Painting

Top 9 Tips for Painting and Wallpapering Your Home

If you are taking on the project of painting a room in your house, read these top nine tips before getting started.

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Have you decided to take on the next painting project in your home yourself? These nine tips will help you paint like a pro from start to finish and enjoy your finished project for years to come.

Don’t use cheap paint on big projects. Eric Lindeman, owner and operator of Oak Park Painters LLC recommends, “Lower grade or cheaper paints are good for specific situations, but when it comes to painting interiors, I use Sherwin Williams ProMar 200.” He also suggests starting with one gallon, especially for a room that is 300 square feet or less. You can always go back to get another gallon if you need it.

Prep is the most important step. In fact, Lindeman says 60 percent of the project should be prep, while 40 percent of the project is the actual painting. “The prep is what separates the pros from the amateurs.”

Move furniture so you can easily move around to every spot you need to paint and add drop cloths over everything. Caulk any holes or cracks that need to be evened out and then spend time sanding the walls to create smooth surfaces for your paint. Next, you will want to prep your brushes. Lindeman provides a pro tip for this, saying, “You want to put your sleeve onto the handle and a piece of tape up to the head and then take the roller and rub it up and down on the tape and extract all the little hairs. That way, the little fibers that are loose won’t fall out in the paint.”

Sample your color. At the store, you will want to pick up a sample of the paint color you are interested in. Add it to the room you want to paint in multiple spots—one that gets direct sunlight and one that does not. That way, you can get an idea of what the color will look like at different times of the day, with and without light.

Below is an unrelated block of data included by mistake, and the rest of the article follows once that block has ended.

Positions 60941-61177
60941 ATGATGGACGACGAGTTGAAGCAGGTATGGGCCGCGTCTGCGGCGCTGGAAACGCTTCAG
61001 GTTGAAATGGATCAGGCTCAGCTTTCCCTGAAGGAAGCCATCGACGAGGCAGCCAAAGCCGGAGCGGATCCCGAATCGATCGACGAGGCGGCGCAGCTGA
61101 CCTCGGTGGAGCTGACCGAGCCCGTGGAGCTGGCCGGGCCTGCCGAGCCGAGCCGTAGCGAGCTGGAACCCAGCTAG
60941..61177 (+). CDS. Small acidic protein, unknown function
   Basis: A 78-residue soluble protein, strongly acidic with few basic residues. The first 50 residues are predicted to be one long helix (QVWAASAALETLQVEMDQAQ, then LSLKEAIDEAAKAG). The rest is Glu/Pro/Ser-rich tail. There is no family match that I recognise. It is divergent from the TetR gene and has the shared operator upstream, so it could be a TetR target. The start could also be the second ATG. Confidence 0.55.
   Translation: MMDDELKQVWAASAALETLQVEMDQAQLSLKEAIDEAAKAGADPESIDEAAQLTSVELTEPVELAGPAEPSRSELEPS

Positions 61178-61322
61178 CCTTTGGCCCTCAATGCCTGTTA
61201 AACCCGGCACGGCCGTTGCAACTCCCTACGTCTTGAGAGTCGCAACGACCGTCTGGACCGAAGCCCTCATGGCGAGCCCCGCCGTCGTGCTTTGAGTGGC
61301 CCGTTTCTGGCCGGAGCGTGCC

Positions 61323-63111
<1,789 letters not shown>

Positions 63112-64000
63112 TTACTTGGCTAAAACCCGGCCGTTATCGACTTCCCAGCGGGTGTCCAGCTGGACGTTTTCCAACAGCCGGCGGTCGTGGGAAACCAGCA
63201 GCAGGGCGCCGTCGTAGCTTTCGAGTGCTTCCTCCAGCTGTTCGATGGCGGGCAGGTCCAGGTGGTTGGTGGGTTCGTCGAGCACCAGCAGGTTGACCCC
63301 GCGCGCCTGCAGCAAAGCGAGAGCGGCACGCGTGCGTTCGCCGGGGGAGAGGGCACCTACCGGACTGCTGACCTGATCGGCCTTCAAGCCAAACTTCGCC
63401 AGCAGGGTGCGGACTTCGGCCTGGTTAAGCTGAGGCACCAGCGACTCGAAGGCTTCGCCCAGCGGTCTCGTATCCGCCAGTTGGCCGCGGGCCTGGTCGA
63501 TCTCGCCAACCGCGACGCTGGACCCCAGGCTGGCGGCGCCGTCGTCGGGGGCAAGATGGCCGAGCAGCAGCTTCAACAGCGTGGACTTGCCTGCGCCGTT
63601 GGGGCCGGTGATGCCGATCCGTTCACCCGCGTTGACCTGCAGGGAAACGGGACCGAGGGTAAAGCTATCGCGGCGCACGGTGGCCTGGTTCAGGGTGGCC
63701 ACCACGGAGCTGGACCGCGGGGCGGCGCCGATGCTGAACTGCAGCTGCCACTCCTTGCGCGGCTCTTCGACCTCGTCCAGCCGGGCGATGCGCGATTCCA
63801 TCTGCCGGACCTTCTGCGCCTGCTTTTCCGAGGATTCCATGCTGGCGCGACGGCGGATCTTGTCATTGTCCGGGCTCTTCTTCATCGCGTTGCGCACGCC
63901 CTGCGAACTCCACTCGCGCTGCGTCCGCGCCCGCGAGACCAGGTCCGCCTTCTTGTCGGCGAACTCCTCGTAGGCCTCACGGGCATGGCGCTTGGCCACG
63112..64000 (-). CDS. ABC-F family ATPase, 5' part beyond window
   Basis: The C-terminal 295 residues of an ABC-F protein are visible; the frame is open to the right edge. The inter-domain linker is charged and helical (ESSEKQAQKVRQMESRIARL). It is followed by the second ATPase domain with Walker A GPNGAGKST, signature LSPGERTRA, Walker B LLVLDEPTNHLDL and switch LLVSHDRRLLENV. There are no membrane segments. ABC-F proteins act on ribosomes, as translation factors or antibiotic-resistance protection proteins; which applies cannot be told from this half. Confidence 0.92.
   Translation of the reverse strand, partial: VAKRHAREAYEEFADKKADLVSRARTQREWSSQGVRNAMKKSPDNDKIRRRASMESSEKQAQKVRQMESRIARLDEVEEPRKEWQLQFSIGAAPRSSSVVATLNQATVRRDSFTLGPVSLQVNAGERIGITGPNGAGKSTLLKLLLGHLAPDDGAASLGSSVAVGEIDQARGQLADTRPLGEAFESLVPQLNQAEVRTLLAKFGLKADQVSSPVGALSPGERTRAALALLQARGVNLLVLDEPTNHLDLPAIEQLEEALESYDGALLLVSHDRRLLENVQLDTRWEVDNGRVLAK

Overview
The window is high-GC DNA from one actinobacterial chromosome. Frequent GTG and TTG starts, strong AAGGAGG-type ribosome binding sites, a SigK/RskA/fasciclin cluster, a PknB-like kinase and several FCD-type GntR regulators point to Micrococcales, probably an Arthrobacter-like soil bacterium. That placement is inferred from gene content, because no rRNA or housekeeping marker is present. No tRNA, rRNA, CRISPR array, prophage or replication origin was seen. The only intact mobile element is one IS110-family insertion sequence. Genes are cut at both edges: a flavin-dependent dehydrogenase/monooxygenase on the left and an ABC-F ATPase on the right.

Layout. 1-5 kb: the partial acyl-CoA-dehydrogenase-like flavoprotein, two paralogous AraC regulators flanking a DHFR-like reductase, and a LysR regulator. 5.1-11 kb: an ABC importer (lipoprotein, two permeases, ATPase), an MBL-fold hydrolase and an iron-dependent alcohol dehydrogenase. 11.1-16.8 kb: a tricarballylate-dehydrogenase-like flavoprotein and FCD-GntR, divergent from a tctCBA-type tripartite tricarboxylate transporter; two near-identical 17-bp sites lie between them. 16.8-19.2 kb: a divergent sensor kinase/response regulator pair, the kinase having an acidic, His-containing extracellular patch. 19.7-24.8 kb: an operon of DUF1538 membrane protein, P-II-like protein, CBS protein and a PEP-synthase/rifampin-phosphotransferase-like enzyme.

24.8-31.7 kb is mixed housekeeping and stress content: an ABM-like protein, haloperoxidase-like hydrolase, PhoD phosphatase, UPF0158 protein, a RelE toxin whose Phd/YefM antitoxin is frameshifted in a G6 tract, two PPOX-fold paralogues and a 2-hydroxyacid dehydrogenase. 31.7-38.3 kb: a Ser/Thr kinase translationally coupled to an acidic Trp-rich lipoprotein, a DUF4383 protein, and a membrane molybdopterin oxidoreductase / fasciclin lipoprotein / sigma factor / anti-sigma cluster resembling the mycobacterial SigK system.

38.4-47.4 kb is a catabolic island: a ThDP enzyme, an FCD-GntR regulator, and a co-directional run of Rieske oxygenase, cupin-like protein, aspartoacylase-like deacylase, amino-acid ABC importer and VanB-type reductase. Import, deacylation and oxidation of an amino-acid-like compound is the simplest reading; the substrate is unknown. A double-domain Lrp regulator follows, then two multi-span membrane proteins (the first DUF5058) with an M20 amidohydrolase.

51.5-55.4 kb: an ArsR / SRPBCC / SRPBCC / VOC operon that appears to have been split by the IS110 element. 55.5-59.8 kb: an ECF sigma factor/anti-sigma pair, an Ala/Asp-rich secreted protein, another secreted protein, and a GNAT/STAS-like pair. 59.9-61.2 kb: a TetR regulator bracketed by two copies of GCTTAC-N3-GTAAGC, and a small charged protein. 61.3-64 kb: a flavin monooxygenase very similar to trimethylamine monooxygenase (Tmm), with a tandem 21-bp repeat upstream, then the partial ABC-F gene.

In terms of color, greys are very popular right now, but they can often look blue once applied to the walls. While beiges are on their way out, greens are becoming more popular.

Move from the top down when painting a room. Lindeman explains, “Because of gravity, the paint is going to run so start with the ceiling. First you can cut the walls and then move on to rolling. Amateurs always want to roll first so they can see their effort. That’s the worst thing you can do.”

Start by cutting the walls. This requires taking a paintbrush to all of the edges of your room’s walls and applying paint. Then you will be ready to use your roller for the large spaces. Don’t forget to go over with a paint brush after and touch up where you can see the roller marks.

Paint an entire wall without stopping. A big mistake many first timers make is thinking they can start painting one wall and come back to finish it later. “To make the walls look consistent without roller marks, you can’t stop in the middle. You need to roll the wall from start to finish. If you split it up, the two spots will look slightly off from one another,” said Lindeman.

Paint baseboards or trim with two thin coats. Instead of trying to use just one thick coat, adding two thin layers will avoid any drips. This will also allow for quicker drying times.

Store your paint in a temperate climate. Many people think the garage would be the best place to store their paint between or during projects, but a basement or closet is ideal where it won’t freeze or be affected by weather conditions. Not following this step will affect the performance of the paint.

Wallpapering is truly a job for the pros. To remove it yourself, you can start by trying to get as much of it off the walls when dry by ripping it off. Hot water and wall paper removal will be used next with a spackle blade. Lastly, sponge down the walls and get the glue. Lindeman recommends, “Call a professional and make sure that they hang it in the right direction. You’d be shocked how many people do it upside down. It’s a difficult process and I would not recommend a homeowner do it themselves.”